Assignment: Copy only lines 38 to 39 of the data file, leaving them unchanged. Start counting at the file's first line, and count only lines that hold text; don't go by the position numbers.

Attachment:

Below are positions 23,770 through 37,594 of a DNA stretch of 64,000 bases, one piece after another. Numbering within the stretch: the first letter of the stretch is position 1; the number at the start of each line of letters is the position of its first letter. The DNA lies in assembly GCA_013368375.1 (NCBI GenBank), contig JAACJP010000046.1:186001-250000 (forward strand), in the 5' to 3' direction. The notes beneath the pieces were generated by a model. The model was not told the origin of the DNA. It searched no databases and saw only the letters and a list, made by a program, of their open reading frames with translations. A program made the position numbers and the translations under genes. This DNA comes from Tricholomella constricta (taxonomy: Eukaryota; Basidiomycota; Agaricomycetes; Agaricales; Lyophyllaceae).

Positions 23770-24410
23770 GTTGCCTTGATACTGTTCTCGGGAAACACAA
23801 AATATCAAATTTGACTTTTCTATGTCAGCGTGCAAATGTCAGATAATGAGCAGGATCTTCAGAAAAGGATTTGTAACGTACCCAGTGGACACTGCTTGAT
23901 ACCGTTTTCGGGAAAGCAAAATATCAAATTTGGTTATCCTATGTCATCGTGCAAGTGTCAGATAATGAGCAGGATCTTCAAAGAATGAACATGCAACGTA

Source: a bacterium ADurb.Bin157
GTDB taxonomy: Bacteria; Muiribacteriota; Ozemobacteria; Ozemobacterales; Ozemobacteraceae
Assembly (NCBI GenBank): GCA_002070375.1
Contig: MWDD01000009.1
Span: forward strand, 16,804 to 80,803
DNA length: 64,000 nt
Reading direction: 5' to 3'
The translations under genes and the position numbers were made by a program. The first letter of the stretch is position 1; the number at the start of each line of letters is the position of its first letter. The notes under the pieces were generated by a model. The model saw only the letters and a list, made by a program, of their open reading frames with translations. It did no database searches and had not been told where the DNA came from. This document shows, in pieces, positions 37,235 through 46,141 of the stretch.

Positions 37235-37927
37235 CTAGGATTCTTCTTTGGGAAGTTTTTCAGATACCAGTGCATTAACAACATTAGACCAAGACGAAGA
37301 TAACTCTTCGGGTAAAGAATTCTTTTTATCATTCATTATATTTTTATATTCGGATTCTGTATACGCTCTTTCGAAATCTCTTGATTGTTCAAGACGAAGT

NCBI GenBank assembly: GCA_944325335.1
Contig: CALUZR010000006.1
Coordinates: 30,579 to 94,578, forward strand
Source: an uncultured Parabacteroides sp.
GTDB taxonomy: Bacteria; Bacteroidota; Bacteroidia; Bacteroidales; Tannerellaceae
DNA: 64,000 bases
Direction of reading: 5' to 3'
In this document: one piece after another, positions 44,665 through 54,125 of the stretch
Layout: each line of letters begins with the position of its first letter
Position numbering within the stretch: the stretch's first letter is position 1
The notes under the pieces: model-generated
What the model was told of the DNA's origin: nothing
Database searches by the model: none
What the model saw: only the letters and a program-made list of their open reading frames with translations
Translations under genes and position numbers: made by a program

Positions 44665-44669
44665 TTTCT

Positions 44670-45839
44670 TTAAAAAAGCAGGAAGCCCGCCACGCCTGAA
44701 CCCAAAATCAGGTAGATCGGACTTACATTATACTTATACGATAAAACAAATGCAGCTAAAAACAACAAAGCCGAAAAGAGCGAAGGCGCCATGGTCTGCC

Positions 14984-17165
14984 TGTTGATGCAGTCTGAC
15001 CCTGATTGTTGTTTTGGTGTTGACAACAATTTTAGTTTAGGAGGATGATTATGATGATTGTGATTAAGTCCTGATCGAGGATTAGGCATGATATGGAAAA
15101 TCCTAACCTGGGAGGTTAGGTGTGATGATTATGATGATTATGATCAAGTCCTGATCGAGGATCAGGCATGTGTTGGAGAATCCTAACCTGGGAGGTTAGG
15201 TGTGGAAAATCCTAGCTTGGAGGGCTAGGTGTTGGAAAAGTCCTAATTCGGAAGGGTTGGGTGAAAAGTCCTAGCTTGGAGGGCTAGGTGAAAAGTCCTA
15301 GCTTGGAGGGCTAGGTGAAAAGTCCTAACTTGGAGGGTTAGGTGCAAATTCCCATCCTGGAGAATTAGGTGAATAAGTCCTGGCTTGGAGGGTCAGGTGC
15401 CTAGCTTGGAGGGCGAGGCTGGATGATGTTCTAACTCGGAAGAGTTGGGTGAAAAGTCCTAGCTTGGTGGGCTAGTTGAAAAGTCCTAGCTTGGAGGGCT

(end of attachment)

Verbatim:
14984 TGTTGATGCAGTCTGAC
15001 CCTGATTGTTGTTTTGGTGTTGACAACAATTTTAGTTTAGGAGGATGATTATGATGATTGTGATTAAGTCCTGATCGAGGATTAGGCATGATATGGAAAA